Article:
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Kuwait expansion plans in doubt; measures being taken

Kuwait announces plans to raise oil production capacity from around 2.9m barrels/day to 4m b/d by 2020

Addressing an energy conference in Kuwait in mid-October, the oil minister Ali al-Omair said that specific measures were being taken to enable output to go up, including more rigs and drilling 2,000 wells; building four gathering centres and two booster stations; and developing heavy oil.

The Kuwaiti authorities have long planned to exploit the country’s heavy oil reserves – drawing on the services of experience and expertise of international oil companies. As far back as 1998, IOCs were invited to bid for contracts relating to ‘Project Kuwait’, which envisaged the expansion of output from northern and western oil fields by 0.9m b/d.

The idea was that international firms would sign operating service agreements, with the explicit proviso that they would have no right of ownership of Kuwaiti oil. Nevertheless, members of the Kuwaiti national assembly blocked the venture.

Today, the plan is for IOCs to be offer enhanced technical service agreements (ETSAs). While an ETSA limits the role of an IOC to that of service provider, the likelihood is that the scheme will still face opposition and delays in parliament.

Second, the 4m b/d target assumes that Kuwait will receive 350,000 b/d from its half-allotment of output from the Neutral Zone shared with Saudi Arabia. However, for the past few months all production from the zone has stopped because of a dispute between Kuwait and Saudi Arabia that has taken on a political dimension. While a joint committee has been formed to try to resolve the dispute, both sides are now saying that a solution will require intervention from the heads of state of the two countries.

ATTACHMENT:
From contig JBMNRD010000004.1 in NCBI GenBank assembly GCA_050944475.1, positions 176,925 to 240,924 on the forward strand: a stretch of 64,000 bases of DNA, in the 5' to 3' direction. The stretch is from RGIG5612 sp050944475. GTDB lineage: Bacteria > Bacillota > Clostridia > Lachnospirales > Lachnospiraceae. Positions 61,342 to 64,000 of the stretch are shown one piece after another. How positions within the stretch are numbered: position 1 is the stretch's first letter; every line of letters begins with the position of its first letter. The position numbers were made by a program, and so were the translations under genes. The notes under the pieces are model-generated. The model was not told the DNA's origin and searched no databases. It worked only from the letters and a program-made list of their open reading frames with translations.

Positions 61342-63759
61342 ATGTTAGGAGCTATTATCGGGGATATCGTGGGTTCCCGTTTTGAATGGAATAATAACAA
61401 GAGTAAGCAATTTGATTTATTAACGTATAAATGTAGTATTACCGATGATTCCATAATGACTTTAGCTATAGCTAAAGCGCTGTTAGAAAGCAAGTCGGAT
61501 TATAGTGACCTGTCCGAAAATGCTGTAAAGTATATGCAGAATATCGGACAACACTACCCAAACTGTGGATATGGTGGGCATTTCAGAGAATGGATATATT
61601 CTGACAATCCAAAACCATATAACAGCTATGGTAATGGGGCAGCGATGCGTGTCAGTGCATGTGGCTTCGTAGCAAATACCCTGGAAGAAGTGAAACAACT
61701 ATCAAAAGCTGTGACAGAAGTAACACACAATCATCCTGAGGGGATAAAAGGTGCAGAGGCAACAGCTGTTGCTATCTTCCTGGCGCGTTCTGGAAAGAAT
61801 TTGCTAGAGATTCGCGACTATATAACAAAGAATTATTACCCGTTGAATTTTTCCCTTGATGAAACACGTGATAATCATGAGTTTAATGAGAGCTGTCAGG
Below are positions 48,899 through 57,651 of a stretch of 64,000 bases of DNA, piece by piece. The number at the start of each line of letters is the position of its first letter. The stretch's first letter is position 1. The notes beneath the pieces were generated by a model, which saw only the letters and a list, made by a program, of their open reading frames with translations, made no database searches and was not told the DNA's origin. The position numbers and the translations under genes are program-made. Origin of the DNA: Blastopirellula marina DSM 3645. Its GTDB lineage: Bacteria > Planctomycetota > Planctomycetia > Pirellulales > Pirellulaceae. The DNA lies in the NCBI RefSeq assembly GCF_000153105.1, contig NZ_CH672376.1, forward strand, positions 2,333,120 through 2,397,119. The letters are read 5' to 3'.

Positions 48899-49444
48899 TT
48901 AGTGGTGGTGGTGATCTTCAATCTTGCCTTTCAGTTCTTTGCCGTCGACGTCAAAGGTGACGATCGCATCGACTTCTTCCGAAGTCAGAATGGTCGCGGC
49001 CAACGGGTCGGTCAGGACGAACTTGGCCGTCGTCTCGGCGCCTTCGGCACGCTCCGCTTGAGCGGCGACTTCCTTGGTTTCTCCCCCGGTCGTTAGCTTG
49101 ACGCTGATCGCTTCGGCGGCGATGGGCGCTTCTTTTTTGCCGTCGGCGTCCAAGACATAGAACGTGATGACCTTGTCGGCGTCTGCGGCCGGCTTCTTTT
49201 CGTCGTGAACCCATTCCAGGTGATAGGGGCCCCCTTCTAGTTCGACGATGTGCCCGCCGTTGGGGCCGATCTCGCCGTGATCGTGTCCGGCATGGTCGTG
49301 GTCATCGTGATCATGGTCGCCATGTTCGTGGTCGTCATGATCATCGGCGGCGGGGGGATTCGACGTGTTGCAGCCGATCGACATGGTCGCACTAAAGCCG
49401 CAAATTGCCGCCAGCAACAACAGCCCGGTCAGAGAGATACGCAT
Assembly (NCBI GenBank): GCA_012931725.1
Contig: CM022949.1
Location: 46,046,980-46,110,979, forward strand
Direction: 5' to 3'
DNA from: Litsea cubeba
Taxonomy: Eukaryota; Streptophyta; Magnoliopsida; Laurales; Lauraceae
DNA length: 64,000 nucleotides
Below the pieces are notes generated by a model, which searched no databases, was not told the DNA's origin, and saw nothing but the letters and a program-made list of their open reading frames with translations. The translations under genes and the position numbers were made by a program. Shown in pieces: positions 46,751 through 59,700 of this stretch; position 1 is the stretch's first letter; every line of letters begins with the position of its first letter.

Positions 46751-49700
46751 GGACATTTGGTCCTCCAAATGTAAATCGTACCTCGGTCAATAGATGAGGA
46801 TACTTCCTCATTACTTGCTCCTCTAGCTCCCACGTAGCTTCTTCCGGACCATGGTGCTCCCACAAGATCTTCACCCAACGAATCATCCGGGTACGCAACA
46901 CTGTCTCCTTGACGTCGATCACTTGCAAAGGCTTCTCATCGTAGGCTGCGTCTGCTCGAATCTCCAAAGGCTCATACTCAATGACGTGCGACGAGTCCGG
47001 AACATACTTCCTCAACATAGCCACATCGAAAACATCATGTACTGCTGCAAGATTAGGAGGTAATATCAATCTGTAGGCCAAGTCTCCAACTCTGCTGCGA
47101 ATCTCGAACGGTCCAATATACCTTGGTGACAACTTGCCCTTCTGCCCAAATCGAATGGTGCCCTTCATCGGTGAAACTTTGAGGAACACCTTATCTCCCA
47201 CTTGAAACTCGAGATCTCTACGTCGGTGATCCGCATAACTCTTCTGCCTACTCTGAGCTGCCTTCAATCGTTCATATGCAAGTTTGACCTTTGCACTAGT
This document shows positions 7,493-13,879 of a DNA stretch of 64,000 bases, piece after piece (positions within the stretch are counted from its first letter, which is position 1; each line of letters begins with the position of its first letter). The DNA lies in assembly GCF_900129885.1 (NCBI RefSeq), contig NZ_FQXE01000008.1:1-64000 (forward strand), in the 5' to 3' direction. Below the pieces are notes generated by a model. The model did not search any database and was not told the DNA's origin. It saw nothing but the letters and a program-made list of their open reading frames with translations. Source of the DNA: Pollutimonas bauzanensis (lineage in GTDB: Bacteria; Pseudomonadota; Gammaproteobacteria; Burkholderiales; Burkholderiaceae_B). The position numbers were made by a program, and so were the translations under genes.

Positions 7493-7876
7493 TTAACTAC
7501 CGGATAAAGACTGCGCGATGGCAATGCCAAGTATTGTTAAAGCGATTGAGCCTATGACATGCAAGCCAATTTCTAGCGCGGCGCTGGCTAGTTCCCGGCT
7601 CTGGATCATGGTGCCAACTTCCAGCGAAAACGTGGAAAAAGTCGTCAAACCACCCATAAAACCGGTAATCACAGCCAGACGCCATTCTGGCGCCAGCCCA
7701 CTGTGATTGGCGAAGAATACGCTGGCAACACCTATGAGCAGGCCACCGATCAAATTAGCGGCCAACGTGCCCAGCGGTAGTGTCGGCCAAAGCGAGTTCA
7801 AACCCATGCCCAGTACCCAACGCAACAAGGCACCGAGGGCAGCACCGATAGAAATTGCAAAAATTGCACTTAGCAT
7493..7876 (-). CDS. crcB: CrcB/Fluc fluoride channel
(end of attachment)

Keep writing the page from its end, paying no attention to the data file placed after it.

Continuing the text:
Saudi Arabia, with its comfortable band of spare production capacity, is not affected by the loss of 250,000 b/d of output from the Neutral Zone. Kuwait, by contrast, is producing flat out from all fields to make up for at least part of the loss, with expanded output from the Burgan field pushing total production up from around 2.7m b/d to 2.9m b/d. But this not an arrangement that is sustainable in the long term.

The operating companies in the Neutral Zone point out that the longer the fields there remain closed, the more time it will take to resume full production – with the current capacity of 500,000 b/d. For Kuwait to reach 4m b/d by 2020, output will not only have to resume, but a planned 200,000 b/d expansion programme will have to have been completed in order for the Kuwaiti share to rise to 350,000 b/d.

As one senior Kuwaiti energy official says, “4m b/d by 2020 is technically feasible, but the problems of decision-making and the culture of delaying projects here make this very unlikely.”

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